India used small boats on the weekend to ferry some of its citizens to a naval destroyer anchored near Aden, Yemen, as an operation to evacuate about 4,000 Indians from Yemen’s war zone entered a difficult phase.
The Indian ship was not able to dock in Aden because of shelling, so the small boats carried people in groups of about 30, Indian Minstry of External Affairs spokesman Syed Akbaruddin said. About 2,000 Indians have been transported out of Yemen, but the deteriorating conditions there mean that no more evacuations from Aden will be possible, he said.
“It’s been a hard task, and as the situation worsens, the time available to us lessens,” he said. “Difficult situations now are becoming more difficult as time passes.”
Several thousand Indian women work as nurses in Yemen, and many have been reluctant to leave, despite the intensifying conflict, because their families are so heavily dependent on their remittances.
Manju James, 30, who returned from Sana’a, Yemen’s capital, on Thursday, said her family had taken out loans of about US$4,000 to pay for her training and job placement in Yemen, where she earns US$400 a month, nearly four times what she earned in India.
Of that, she sends US$350 home every month, and she is still repaying the loans.
“I wanted to stay, but so much bombing was taking place every day,” James said in a telephone interview from Kerala State, where her family lives. “I would like to go back as soon as the fighting stops because I need to earn more money for my family. If fighting doesn’t stop in Yemen, maybe I will find another country for work.”
Iranian-backed Shiite Houthi fighters seized Sana’a in January and forced Yemeni President Abd Rabbu Mansour Hadi to retreat to the southern port of Aden. Houthi forces recently advanced to Aden, despite a Saudi Arabian-led air bombing campaign intended to stop them.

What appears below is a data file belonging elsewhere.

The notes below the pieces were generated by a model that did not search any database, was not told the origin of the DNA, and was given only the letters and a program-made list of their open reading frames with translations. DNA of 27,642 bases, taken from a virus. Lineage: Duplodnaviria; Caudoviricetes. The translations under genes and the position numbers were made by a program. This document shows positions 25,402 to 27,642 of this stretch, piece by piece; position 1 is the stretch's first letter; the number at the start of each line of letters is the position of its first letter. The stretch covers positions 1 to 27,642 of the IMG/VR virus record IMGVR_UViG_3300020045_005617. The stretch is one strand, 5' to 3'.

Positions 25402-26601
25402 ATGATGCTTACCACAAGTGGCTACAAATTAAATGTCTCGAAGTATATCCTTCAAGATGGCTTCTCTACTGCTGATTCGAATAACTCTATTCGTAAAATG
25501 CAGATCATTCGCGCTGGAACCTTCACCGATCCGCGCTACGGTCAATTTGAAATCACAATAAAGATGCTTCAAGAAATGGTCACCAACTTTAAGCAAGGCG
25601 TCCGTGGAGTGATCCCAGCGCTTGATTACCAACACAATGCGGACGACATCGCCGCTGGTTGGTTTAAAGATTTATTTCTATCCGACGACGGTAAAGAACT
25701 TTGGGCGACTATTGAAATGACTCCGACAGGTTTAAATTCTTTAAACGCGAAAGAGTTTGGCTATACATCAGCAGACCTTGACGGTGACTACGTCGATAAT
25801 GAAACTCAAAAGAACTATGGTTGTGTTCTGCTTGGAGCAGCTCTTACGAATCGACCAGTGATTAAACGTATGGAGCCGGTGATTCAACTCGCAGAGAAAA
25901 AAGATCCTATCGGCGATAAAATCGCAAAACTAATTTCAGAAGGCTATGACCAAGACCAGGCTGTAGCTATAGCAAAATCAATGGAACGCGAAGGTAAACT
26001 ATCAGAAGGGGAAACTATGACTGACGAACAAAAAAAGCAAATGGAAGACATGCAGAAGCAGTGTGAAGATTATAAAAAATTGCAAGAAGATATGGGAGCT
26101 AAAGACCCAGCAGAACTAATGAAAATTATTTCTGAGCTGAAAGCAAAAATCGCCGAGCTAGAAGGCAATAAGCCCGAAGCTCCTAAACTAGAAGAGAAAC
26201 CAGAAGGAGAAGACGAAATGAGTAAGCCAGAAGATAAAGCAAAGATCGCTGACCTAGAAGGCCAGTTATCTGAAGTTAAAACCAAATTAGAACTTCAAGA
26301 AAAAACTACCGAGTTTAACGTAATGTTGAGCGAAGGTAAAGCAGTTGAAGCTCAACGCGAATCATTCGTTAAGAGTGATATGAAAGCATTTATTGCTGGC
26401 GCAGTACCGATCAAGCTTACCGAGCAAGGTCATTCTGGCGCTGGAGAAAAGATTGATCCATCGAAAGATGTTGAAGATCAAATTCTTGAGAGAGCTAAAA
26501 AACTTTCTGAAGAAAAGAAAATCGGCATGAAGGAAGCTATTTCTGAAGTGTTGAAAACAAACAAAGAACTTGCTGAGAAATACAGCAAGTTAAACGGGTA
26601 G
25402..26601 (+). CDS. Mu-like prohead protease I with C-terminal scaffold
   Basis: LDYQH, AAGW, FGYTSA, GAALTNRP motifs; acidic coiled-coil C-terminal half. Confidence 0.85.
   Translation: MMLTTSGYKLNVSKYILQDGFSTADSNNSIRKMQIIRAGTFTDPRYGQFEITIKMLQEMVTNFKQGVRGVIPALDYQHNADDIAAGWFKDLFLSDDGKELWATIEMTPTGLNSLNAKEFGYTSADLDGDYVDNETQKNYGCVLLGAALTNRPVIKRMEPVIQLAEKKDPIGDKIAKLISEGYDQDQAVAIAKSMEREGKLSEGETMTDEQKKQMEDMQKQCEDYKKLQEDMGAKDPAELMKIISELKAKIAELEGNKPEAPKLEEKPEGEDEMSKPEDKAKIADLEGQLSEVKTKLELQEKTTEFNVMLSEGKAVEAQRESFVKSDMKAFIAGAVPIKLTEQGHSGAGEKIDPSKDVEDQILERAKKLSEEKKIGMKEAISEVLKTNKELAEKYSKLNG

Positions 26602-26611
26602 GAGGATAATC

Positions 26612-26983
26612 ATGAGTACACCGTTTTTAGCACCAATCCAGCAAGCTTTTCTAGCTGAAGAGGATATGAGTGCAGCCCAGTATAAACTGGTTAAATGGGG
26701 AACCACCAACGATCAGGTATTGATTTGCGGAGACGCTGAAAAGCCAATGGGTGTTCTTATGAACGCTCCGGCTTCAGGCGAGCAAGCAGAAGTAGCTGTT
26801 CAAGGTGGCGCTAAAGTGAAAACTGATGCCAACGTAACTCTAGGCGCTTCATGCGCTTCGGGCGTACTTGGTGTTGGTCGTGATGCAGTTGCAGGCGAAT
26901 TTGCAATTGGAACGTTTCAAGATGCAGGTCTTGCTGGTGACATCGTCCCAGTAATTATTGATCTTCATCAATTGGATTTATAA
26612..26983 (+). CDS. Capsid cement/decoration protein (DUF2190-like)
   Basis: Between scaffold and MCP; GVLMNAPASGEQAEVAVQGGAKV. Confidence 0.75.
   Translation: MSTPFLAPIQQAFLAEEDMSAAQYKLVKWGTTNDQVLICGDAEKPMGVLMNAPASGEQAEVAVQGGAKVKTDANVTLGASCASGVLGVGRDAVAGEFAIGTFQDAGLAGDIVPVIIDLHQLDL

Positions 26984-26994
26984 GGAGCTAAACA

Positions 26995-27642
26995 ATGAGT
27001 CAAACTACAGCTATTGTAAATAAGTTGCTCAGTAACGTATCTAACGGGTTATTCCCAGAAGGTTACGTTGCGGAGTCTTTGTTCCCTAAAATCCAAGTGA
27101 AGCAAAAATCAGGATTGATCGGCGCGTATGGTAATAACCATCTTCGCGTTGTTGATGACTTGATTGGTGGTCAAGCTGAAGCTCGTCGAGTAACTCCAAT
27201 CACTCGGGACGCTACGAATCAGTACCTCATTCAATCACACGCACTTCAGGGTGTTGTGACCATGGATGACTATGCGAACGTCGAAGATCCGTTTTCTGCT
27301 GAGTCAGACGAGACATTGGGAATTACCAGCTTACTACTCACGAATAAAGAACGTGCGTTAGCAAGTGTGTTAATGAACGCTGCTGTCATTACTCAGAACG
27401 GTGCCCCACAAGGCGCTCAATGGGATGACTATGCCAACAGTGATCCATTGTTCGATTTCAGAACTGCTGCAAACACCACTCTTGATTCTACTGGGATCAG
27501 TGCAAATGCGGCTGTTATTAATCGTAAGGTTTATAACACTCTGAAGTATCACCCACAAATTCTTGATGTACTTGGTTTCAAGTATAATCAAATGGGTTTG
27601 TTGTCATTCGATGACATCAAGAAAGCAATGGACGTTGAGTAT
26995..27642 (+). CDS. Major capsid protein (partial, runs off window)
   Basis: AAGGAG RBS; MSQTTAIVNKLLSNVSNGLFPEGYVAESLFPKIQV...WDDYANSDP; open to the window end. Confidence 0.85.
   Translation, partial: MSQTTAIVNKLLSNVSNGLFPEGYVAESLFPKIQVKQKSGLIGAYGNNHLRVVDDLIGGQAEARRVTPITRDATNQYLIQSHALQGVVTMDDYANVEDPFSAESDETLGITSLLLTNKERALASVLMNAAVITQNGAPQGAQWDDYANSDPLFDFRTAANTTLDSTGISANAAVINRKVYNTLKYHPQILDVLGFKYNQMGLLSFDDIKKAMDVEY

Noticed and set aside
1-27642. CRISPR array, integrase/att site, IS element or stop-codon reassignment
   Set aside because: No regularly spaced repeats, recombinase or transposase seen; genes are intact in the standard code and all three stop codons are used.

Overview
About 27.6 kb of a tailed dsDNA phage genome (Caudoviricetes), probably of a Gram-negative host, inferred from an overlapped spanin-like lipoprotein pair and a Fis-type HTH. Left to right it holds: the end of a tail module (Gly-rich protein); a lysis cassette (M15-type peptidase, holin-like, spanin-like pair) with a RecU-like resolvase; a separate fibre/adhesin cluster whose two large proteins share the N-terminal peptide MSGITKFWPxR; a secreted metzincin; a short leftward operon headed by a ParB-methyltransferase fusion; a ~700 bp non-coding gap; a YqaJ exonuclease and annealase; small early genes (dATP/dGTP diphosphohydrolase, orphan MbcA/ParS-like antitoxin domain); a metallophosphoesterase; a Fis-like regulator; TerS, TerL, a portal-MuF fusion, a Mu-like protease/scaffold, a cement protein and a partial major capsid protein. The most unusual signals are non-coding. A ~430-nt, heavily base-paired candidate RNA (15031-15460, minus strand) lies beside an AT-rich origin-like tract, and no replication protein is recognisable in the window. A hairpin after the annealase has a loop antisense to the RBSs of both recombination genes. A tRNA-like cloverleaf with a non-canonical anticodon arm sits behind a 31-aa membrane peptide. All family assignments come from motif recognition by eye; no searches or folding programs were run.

Last week, Indian Prime Minister Narendra Modi spoke to King Salman of Saudi Arabia, whose forces essentially control Yemeni airspace, to seek his assistance in the evacuation.
Most of the remaining 2,000 Indians are in Sana’a, which is under control of the Houthi fighters. Four Air India flights carrying Indian citizens took off from the city on Saturday and Sunday, carrying a total of 488 people, according to Indian news reports.
Lethika Rajan, 25, who works at a public hospital in Sana’a, said that she had heard “gunshots and loud noise of bombings all the time” and that she had been urging her employers to return her passport, so she could leave.
Her employers complied only after the Indian embassy intervened on her behalf. Rajan is currently on a list of people awaiting evacuation.
“Now I want to get back home as soon as possible,” she said.
Like many of her compatriots in Yemen, she was conflicted about leaving behind her monthly salary of US$550 because her family was still paying back loans they had taken out to send her abroad.
Her husband is an agricultural day laborer, and in India she earned a salary of about US$80 a month.
She said she was hoping to make enough money to build a house for her family.
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